Windstream Corp. of Little Rock said Tuesday that it will buy Iowa Telecommunications Services Inc. of Newton, Iowa, in a $1.1 billion deal.
The Little Rock-based telecommunications firm (NYSE: WIN) said the deal will allow it to expand into Iowa and Minnesota, adding about 256,000 access lines, about 95,000 high-speed Internet customers and about 26,000 digital TV customers.
As part of the deal, Iowa Telecom's chairman and CEO, Alan Wells, will join Windstream's board of directors.
"These are well-run, profitable properties in very rural service areas that expand our presence in the Upper Midwest and grow our free cash flow per share," Jeff Gardner, president and CEO of Windstream said in a news release. "I also am pleased to have Alan join our company's board of directors. His financial acumen and executive management experience will be a tremendous asset."
In Search of Growth
The deal is the latest in a string of acqusitions for the telecommunications firm, a spinoff of wireless firm Alltel Corp., which was purchased last year by Verizon Wireless.
Windstream announced its most recent buy -- a $643 million deal for NuVox of South Carolina -- on Nov. 3. In September, it announced a $141 million deal to buy Lexcom Telecom of North Carolina. In May, it announced a $330 million deal to buy D&E Communications of Ephrata, Pa.
The D&E and Lexcom deals was financed with a $400 million debt offering.
The deals come despite a dearth of expansion opportunities.
"Windstream is certainly a company that would like to expand at some point, but there is very little out there of a certain size" that the company could pursue, Christopher King, senior analyst with Stifel Nicolaus & Co. Inc. of St. Louis, told Arkansas Business in July. "There are certainly no other [rural local exchange carriers] of any size that Windstream could buy to make a tangible difference in the company."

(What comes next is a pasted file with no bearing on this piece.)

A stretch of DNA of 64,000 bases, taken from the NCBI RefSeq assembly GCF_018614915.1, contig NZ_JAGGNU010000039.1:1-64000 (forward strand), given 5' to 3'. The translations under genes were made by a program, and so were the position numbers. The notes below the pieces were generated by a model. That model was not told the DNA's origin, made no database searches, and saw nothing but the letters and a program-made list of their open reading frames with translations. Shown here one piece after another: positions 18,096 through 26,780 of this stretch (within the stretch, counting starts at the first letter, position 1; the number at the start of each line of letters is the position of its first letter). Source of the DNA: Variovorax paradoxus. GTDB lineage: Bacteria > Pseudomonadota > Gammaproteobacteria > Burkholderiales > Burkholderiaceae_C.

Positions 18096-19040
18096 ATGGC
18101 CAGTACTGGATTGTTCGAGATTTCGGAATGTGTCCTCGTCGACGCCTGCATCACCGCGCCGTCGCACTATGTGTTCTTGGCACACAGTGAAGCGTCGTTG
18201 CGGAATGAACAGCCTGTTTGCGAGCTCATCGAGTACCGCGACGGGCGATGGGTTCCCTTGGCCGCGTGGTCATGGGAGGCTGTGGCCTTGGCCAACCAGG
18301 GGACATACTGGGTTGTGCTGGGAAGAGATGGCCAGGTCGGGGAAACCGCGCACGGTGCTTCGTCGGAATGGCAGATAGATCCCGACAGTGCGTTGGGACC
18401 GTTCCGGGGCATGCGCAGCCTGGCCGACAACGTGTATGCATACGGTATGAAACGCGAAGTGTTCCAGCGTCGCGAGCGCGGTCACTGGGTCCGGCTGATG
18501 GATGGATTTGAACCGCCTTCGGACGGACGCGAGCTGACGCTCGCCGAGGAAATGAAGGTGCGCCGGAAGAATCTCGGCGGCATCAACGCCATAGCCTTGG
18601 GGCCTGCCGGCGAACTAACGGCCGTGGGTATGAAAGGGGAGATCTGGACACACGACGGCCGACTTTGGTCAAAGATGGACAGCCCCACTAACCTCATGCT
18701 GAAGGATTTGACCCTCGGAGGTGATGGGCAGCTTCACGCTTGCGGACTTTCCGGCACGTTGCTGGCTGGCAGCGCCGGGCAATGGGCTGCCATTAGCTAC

About Iowa Telecom
Iowa Telecom (NYSE: %%IWA%%) provides communications services to residential and business customers in Iowa and Minnesota. Tuesday's deal also includes Iowa Telecom's 15 FCC Advanced Wireless Service licenses and three 700 MHz Band licenses.
Iowa Telecom has about 800 employees, including about 350 at its corporate headquarters in Newton, according to Windstream's news release. Windstream said it will "maintain an operating presence in the headquarters building and plans to expand the existing call center."
The deal is expected to close in mid-2010, subject to conditions including necessary approvals from federal and state regulators and Iowa Telecom shareholders.
Under terms of the agreement, Iowa Telecom shareholders will receive 0.804 shares of Windstream stock and $7.90 in cash per each Iowa Telecom share.
Windstream expects to issue about 26.5 million shares of stock valued at about $269 million, based on the company's closing stock price on Monday, and pay about $261 million in cash as part of the transaction.
Windstream also will repay estimated net debt of about $598 million.
Windstream said it will finance the cash portion of the deal and the repayment of Iowa Telecom's outstanding indebtedness with the proceeds from a debt financing or additional bank borrowings.
Windstream estimates the deal will be accretive to free cash flow in the first year following the closing after expected annual synergies of about $35 million in operating expenses and capital expenditure savings and excluding integration charges. The deal also includes tax assets with an estimated net present value of about $130 million, according to Windstream's news release.
Click here to see the news release from Windstream.
Little Rock-based investment firm Stephens Inc., as well as Goldman, Sachs & Co. and BofA Merrill Lynch are acting as financial advisers on the deal. Skadden, Arps, Slate, Meagher & Flom LLP are legal advisers to Windstream, and J.P. Morgan Securities Inc. and Fredrikson & Byron, P.A. are acting as financial advisers and legal advisers to Iowa Telecom.